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B.W.L. Sam v. State

Supreme Court of Arizona
Mar 19, 1928
33 Ariz. 421 (Ariz. 1928)


Criminal No. 670.

Filed March 19, 1928.

1. CRIMINAL LAW — AT COMMON LAW, TRIAL COURTS COULD VACATE, MODIFY, OR SET ASIDE JUDGMENTS DURING TERM, BUT NOT THEREAFTER EXCEPT FOR FRAUD. — At common law trial courts had inherent power to vacate, modify, or set aside judgments during term in which they were rendered, but had no such power after term had expired, except under certain circumstances when judgment was obtained by fraud.

2. CRIMINAL LAW — STATUTE RELATIVE TO POWER TO SET ASIDE JUDGMENTS HELD APPLICABLE TO CRIMINAL CASES IN SO FAR AS POWER WAS EXERCISED UNDER COMMON LAW (CIV. CODE 1913, PAR. 600). Civil Code of 1913, paragraph 600, providing that court may, within six months after entry of judgment, modify or set it aside, held applicable to criminal cases, as well as civil cases, in so far as power was exercised under common law, since such a statute in substance affirms common-law doctrine.

3. CRIMINAL LAW — PERFECTING OF APPEAL FROM CONVICTION HELD TO DIVEST TRIAL COURT OF JURISDICTION TO VACATE JUDGMENT (CIV. CODE 1913, PAR. 600). — Perfecting of appeal from conviction for murder held to divest trial court of jurisdiction, under Civil Code of 1913, paragraph 600, to vacate judgment, since when Supreme Court takes jurisdiction of case on appeal no inferior tribunal has any jurisdiction thereof, except to perform necessary acts in furtherance of appeal.

4. JUDGMENT — JUDGMENTS OF STATE SUPREME COURT ARE BINDING AND CONCLUSIVE ON ALL COURTS AND LITIGANTS. — Under the Constitution, judgments of state Supreme Court are binding and conclusive on all courts and litigants.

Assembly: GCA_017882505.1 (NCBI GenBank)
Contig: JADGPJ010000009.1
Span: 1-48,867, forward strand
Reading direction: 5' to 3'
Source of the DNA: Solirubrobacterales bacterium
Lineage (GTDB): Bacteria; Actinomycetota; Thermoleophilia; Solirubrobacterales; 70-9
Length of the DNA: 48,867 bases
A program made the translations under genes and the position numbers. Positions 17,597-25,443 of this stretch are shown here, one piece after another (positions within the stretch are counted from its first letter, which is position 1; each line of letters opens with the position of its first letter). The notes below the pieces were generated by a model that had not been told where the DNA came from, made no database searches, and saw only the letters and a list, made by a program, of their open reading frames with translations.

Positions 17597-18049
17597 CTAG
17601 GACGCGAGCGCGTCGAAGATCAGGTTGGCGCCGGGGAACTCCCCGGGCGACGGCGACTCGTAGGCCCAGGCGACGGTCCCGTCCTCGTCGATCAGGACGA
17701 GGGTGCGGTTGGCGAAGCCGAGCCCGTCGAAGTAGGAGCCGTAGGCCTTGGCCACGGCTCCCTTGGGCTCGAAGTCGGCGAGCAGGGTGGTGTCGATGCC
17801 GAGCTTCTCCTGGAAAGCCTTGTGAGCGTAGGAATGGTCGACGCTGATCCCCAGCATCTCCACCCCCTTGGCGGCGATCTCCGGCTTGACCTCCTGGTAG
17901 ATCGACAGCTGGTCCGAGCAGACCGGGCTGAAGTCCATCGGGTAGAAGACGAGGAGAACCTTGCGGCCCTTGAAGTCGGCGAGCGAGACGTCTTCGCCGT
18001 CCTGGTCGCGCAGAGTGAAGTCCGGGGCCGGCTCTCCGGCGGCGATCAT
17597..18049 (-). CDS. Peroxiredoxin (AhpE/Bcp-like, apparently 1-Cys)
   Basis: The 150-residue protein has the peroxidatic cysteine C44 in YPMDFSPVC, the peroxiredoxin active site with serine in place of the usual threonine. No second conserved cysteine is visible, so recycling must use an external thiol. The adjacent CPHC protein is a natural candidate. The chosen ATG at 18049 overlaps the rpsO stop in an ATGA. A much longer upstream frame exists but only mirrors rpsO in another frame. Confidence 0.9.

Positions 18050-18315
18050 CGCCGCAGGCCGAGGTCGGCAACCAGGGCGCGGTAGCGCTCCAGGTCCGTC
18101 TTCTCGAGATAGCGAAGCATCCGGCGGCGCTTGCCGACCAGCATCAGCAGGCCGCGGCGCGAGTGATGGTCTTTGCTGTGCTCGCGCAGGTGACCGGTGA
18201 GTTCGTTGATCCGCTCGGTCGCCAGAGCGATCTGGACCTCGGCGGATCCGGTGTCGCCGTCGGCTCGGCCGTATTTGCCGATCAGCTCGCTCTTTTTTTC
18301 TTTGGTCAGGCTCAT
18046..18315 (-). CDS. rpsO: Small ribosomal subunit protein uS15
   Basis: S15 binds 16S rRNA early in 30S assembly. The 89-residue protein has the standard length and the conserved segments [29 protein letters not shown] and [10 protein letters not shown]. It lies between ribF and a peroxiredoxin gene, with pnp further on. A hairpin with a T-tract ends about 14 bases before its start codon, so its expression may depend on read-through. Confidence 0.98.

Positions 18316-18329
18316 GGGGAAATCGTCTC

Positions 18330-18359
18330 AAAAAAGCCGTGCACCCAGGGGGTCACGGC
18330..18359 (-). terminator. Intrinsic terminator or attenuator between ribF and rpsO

See (1) 16 C.J., p. 1326, n. 78. (2) 16 C.J., p. 1326, n. 83. (4) 34 C.J., p. 875, n. 83.

See 14 Cal. Jur. 1009; 15 R.C.L. 688, 690.

See 14 Cal. Jur. 1017.

APPEAL from an order of the Superior Court of the County of Mohave. J.E. Jones, Judge. Affirmed.

Mr. L.L. Wallace and Messrs. Struckmeyer, Jennings Strouss, for Appellant.

Mr. John W. Murphy, Attorney General, Mr. Frank J. Duffy, Assistant Attorney General, and Mr. J. Hubert Smith, County Attorney (Mr. W.E. Patterson and Mr. J.J. Sweeney, of Counsel), for the State.

Defendant, B.W.L. Sam, was convicted of first degree murder, and the death penalty was fixed by the verdict. Motions for new trial and in arrest of judgment were presented by the defendant and denied by the court. Thereafter, and on the thirty-first day of December, 1926, judgment and sentence were pronounced upon the verdict. Defendant duly perfected his appeal, and thereafter, but within six months from the date the judgment was rendered, defendant filed a motion to vacate the judgment and to vacate the order denying defendant's motion for new trial, based on the ground of fraud and perjury in procuring the verdict. These motions to vacate were denied by the trial court on the ground of want of jurisdiction, and defendant has appealed from the order denying them.

It is the theory of defendant that under paragraph 600, Revised Statutes of Arizona of 1913, Civil Code, the trial court may at any time within six months from making and entering a judgment vacate, set aside, or modify it, regardless of the fact that an appeal to this court has been perfected. Respondent contends, on the other hand, that after such appeal has been completed the trial court loses all jurisdiction over the case except to do what may be necessary in furtherance of the appeal.

Paragraph 600, supra, reads as follows:

"600. The court may, any time within six months after the making or entry of any judgment, order or other proceeding, relieve a party from any such judgment, order, or other proceeding taken against him through his mistake, inadvertence, surprise or excusable neglect; or may, for good cause shown, modify or set aside its judgments, orders or proceedings."